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What exactly do you want? Some topics for speeches?
A speech is very much like an essay. You need an introduction, a main idea to support, sections of the speech to support the main idea, and a wrap up. Most teachers require that you give a speech with just an outline or notes, enough to help you remember your talking points. Being able to give a speech is quite important. You will need this skill in college, quite likely in the workplace, and possibly in your personal life. This is a great time for you to get started on this skill.
A speech in the sense you are asking about is to give a talk in public about a concept you wish to explain such as what is Tourettes Syndrome, an idea you wish to persuade your audience to accept such as accepting the handicapped, or a speech to show the audience how to do something like build a skateboard. Other purposes for speeches exist, but these will suffice for this explanation. You need to know how long the speech must be and whether you must use visual aids. You then must decide if your speech is to inform, to persuade or to show someone how to do something. Once you decide, then write a list of what you know about the topic. For example, if you decide to inform your audience about Tourette's Syndrome, you might list swearing in public, making noises and moving involuntarily. To that you might research Gilles de la Tourette for whom the syndrome is named, what other conditions might accompany Tourettes, and famous people who were thought to have the condition. Each of these ideas could become a "paragraph" in your speech in which you talk about one idea at a time. A brief outline of what you want to say in short phrases to remind you of the next point you wish to make will be helpful. Make sure that your ideas are in order to explain what Tourette Syndrome is because that is the purpose of this informative speech. Be sure to practice your speech in front of a friend to time it, be confident with the material, and to hear your friend's suggestions to improve it. If you wish to persuade, think about what information you could use about Tourettes to encourage acceptance of people with handicaps. If your speech is to show someone how to do something, do it yourself while writing down what you do in the order you do it. This list becomes the basis of your speech. A model to show students as you talk would help this kind of speech. When you do the actual speech, either look just a fraction above the audience or look at various people you know in the audience to make eye contact which helps the audience feel that you are talking to them and not reciting a memorized speech. I do hope this helps you understand what a speech is and how to do one for class.
Giving a speech encompasses the following steps:
I. Choose a topic. Something you know about or better still something that you want to learn about, i.e., a sport, a person, a hobby, an event.
2. After you choose the topic, research and look up lots of information on the internet about it. Read the information and decide what you want to say about the topic. Here is an example of a thesis statement that you might use: Pizzas are my favorite food.
3. Now you need to think of two/three reasons why pizzas are good.
A.They come in many varieties. Explain and give examples.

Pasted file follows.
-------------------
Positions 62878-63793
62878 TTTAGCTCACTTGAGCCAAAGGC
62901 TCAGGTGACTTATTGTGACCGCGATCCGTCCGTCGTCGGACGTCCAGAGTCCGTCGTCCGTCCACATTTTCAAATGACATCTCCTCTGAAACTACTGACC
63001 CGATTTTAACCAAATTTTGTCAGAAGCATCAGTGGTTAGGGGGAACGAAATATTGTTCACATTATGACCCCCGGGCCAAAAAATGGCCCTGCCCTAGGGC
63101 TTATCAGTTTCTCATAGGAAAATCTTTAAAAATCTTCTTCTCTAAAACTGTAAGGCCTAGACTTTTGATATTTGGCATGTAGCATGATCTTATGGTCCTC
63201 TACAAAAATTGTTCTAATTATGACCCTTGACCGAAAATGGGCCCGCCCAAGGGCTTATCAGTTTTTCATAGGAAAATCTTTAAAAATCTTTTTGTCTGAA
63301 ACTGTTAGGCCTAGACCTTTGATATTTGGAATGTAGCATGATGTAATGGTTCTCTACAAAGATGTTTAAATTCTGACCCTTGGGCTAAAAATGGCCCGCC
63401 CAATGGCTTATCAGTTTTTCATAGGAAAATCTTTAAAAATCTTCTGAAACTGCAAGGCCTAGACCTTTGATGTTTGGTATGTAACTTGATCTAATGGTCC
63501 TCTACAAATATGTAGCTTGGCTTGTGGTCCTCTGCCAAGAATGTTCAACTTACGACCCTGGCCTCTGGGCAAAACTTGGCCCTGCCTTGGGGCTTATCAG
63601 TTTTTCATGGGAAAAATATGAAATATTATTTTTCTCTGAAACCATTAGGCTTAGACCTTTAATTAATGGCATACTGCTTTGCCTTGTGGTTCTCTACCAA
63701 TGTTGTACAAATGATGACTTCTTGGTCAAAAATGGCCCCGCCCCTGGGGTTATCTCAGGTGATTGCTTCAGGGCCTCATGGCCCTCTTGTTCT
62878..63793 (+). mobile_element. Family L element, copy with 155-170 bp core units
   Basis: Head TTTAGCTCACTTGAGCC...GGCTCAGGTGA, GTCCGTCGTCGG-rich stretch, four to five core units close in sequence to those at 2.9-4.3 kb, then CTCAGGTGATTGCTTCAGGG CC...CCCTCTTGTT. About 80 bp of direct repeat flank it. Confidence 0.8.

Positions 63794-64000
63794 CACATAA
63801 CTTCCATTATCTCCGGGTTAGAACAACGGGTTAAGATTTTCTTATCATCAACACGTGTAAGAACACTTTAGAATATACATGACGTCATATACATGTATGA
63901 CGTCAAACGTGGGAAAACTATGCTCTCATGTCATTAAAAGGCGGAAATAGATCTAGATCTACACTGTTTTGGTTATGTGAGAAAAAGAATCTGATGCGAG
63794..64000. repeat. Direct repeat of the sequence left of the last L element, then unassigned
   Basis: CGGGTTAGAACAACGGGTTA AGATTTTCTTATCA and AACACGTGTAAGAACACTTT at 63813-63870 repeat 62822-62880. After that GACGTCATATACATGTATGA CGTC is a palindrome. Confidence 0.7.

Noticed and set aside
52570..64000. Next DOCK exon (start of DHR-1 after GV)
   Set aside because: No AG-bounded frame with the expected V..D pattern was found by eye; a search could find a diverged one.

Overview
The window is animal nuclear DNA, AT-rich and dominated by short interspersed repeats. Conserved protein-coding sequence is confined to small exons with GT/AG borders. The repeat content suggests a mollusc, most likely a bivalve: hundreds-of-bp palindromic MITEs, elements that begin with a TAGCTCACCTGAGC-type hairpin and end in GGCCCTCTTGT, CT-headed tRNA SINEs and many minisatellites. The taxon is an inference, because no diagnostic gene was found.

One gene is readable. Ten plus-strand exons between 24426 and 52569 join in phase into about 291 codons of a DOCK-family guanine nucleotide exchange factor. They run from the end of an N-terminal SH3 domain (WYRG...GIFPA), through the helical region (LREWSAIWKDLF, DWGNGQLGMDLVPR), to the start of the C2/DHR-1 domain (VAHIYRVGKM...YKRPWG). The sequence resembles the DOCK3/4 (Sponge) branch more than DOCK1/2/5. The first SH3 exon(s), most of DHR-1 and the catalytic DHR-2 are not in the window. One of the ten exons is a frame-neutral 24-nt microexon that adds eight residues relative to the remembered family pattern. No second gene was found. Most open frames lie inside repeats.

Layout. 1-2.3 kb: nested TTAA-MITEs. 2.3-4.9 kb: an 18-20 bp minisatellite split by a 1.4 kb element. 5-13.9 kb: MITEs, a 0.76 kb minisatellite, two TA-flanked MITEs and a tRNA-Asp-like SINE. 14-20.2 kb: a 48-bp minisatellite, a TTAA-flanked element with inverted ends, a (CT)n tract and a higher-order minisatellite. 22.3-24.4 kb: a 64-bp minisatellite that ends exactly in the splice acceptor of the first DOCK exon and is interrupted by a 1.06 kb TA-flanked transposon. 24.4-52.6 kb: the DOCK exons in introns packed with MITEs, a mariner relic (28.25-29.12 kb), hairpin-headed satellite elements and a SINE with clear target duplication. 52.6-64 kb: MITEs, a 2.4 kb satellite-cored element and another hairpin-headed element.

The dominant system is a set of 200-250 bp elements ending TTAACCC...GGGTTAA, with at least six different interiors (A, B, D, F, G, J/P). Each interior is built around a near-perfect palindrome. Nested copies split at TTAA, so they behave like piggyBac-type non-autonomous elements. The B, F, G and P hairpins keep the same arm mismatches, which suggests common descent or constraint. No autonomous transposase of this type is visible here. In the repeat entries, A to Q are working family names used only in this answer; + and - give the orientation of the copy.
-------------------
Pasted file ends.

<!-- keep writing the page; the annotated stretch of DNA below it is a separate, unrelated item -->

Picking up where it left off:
B. They have nutrious ingredients. Explain and give examples.
C. They are a meal all wrapped up in one food. Explain and give examples.
4. Now, you are ready to introduce your topic. Find a quotation that agrees with your point of view. Or you could use a statistic about the popularity of the pizza. or you could use an antecdote about eating pizzas. Choose one and then tell what your speech will be about. Do not say, "In my speech."" just say something like this:
(First your attention getter) Pizzas are the number one food in my house. All of my family cannot wait until Friday night because that is pizza night. (Then give your thesis statement.)
5. After the introduction, you have to figure how to finish your speech. The first part of the conclusion is a brief summary using different words than in the body your speech. Then you want to use another story or quotation to leave the audience laughing or wishing you speech was not over.
The basic rule for a speech is this: Tell them (the audience) what you are going to tell them; then tell them; then tell them what you have told them.
Giving a speech seems hard at first as does anything worth doing. The key to this or any assignment is a positive attitude. You will never succeed if you just close your mind.
Practice is also an important aspect of speech making. Actually giving the speech to your parents or siblings, tape recording it, saying it in the bathtub, whatever....this will make the speech easier to give.
Do not try to give the speech with the entire speech written down in front of you. That will make you a reader not a speaker. Use a few note cards to remind you of the order of ideas.
Last, look at the audience. It is not easy, but necessary. This will assure the audience that you are speaking with confidence even if you stomach is filled with butterflies. The key is make those butterflies fly in formation. In order words, through practice you will be in control.
Take my word for it because I have been teaching speech for over 30 years, public speaking can be fun!
The main difference between a speech and an essay is the delivery, but because the delivery is different you have to make some changes. You need to use repetition, since your reader cannot re-read. At the same time, you should use signposts, or transition words, to tell your listeners that you are moving forward.
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